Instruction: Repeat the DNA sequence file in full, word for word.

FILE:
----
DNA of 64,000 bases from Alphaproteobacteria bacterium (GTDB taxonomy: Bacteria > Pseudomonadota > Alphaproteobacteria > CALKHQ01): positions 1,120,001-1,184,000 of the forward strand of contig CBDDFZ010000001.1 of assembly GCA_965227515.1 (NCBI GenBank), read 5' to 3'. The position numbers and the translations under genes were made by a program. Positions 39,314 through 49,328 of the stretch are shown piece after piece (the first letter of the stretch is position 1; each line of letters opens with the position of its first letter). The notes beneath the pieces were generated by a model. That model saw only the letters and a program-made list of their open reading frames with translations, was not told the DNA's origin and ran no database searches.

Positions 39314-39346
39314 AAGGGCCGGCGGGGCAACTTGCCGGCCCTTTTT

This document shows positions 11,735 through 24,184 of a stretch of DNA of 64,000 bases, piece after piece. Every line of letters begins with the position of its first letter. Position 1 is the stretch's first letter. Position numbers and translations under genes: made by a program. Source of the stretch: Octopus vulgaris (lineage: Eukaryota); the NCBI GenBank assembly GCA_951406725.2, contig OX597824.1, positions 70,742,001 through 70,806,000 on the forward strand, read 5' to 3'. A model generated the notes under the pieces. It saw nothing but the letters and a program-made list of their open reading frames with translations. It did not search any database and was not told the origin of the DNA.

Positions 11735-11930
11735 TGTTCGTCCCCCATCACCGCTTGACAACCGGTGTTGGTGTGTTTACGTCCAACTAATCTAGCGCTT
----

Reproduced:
DNA of 64,000 bases from Alphaproteobacteria bacterium (GTDB taxonomy: Bacteria > Pseudomonadota > Alphaproteobacteria > CALKHQ01): positions 1,120,001-1,184,000 of the forward strand of contig CBDDFZ010000001.1 of assembly GCA_965227515.1 (NCBI GenBank), read 5' to 3'. The position numbers and the translations under genes were made by a program. Positions 39,314 through 49,328 of the stretch are shown piece after piece (the first letter of the stretch is position 1; each line of letters opens with the position of its first letter). The notes beneath the pieces were generated by a model. That model saw only the letters and a program-made list of their open reading frames with translations, was not told the DNA's origin and ran no database searches.

Positions 39314-39346
39314 AAGGGCCGGCGGGGCAACTTGCCGGCCCTTTTT

This document shows positions 11,735 through 24,184 of a stretch of DNA of 64,000 bases, piece after piece. Every line of letters begins with the position of its first letter. Position 1 is the stretch's first letter. Position numbers and translations under genes: made by a program. Source of the stretch: Octopus vulgaris (lineage: Eukaryota); the NCBI GenBank assembly GCA_951406725.2, contig OX597824.1, positions 70,742,001 through 70,806,000 on the forward strand, read 5' to 3'. A model generated the notes under the pieces. It saw nothing but the letters and a program-made list of their open reading frames with translations. It did not search any database and was not told the origin of the DNA.

Positions 11735-11930
11735 TGTTCGTCCCCCATCACCGCTTGACAACCGGTGTTGGTGTGTTTACGTCCAACTAATCTAGCGCTT